Max Decharne at the British newspaper the Guardian offers a piece on the top ten "slangy" crime novels.
I've spent most of my adult life reading vintage crime novels. Often dismissed out of hand at the time they appeared, over the past century they have preserved a huge variety of slang. Not surprisingly, when researching my new book, Vulgar Tongues: An Alternative History of English Slang, it was these stories that provided the richest seam of words and phrases, initiating the reader into a world in which people order a drink by saying, “Break out another bottle of that bug spray,” or acknowledge someone’s black eye with the phrase, “Who’s been kissin’ your puss?”
Raymond Chandler famously credited Dashiell Hammett with giving murder “back to the kind of people that commit it for reasons, not just to provide a corpse … He put these people down on paper as they are, and he made them talk and think in the language they customarily used for these purposes.”
Hammett learned underworld slang at first hand, working as a detective for the Pinkerton agency; few other crime writers will have had the dubious pleasure of being beaten over the head with a house brick in an alley while tailing a suspect. However, the most influential jargon over the years has probably been the laconic asides of Chandler’s own Philip Marlowe – not bad for a writer educated at Dulwich College in Edwardian London.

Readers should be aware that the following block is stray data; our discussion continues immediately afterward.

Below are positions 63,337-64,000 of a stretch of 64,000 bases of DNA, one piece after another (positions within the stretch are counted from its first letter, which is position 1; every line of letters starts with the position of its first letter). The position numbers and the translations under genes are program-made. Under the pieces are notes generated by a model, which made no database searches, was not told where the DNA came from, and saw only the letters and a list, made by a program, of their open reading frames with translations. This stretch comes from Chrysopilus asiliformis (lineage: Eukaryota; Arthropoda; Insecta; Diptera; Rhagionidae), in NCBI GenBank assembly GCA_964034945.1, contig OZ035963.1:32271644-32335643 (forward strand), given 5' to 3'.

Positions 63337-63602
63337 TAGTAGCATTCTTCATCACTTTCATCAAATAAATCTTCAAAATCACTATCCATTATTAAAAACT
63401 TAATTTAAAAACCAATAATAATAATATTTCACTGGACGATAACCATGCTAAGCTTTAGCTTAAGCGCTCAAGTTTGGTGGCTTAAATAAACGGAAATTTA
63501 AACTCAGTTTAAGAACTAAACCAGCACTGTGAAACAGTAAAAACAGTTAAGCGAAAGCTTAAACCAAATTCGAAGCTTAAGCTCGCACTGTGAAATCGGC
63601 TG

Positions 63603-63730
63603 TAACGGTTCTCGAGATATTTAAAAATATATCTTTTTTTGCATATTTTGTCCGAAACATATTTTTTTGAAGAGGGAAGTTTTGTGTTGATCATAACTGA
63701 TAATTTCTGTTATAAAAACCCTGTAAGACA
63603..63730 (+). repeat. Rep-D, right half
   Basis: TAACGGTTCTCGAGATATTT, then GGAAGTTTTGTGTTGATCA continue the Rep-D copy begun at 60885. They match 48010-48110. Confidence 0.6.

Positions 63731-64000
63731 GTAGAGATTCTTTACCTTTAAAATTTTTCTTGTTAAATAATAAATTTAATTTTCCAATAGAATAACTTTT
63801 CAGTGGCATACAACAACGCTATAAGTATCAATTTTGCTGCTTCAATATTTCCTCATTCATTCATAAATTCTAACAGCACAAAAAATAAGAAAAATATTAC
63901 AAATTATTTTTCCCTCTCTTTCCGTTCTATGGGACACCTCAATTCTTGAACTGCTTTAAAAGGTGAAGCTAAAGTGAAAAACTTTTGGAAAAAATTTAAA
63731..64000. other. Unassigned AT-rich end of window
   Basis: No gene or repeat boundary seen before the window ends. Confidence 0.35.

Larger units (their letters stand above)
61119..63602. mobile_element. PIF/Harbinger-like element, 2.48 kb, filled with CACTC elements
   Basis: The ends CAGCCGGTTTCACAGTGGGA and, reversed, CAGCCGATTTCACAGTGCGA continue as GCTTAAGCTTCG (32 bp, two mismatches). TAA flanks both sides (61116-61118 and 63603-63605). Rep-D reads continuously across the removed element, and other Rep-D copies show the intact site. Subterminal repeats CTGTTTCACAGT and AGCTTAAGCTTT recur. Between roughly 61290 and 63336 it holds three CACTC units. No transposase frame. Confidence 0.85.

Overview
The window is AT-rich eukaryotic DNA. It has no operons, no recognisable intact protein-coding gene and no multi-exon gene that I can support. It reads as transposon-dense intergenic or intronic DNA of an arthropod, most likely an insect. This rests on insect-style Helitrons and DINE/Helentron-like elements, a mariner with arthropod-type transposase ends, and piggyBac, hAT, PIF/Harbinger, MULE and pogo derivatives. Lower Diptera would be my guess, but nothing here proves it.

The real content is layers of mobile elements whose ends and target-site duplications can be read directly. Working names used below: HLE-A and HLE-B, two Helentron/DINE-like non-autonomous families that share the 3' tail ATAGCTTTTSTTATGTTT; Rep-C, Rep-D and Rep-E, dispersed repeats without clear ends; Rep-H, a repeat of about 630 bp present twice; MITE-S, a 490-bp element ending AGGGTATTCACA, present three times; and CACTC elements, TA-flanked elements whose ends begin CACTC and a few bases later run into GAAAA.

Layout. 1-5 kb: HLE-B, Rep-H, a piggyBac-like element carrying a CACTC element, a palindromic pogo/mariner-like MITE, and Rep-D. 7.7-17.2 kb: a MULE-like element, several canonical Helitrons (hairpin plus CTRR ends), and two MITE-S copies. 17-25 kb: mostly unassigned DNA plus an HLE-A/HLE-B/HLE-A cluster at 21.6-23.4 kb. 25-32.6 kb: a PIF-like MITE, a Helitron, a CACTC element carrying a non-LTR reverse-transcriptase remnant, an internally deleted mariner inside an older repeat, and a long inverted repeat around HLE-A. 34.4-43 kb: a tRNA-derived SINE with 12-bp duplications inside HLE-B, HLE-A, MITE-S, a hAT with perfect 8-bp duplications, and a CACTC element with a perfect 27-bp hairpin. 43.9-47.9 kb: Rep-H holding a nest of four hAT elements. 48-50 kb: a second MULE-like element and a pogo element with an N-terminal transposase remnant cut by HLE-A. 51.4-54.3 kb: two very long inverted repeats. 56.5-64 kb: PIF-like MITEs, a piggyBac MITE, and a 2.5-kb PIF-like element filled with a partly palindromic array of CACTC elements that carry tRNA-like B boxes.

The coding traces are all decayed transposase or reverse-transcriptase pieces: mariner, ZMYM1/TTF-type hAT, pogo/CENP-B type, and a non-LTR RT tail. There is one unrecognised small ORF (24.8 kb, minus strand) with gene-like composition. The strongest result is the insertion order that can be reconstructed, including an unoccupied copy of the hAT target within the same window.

... 7. Farewell, My Lovely by Raymond Chandler (1940)“It was a blonde. A blonde to make a bishop kick a hole in a stained glass window.” Chandler’s exuberant follow-up to The Big Sleep, establishing the blueprint for the wisecracking, slightly shop-soiled private eye. People with guns say things like, “Stick up. Be very quiet and everything will be jake,” while invitations to the booze are made with the phrase, “Let’s you and me nibble one.”
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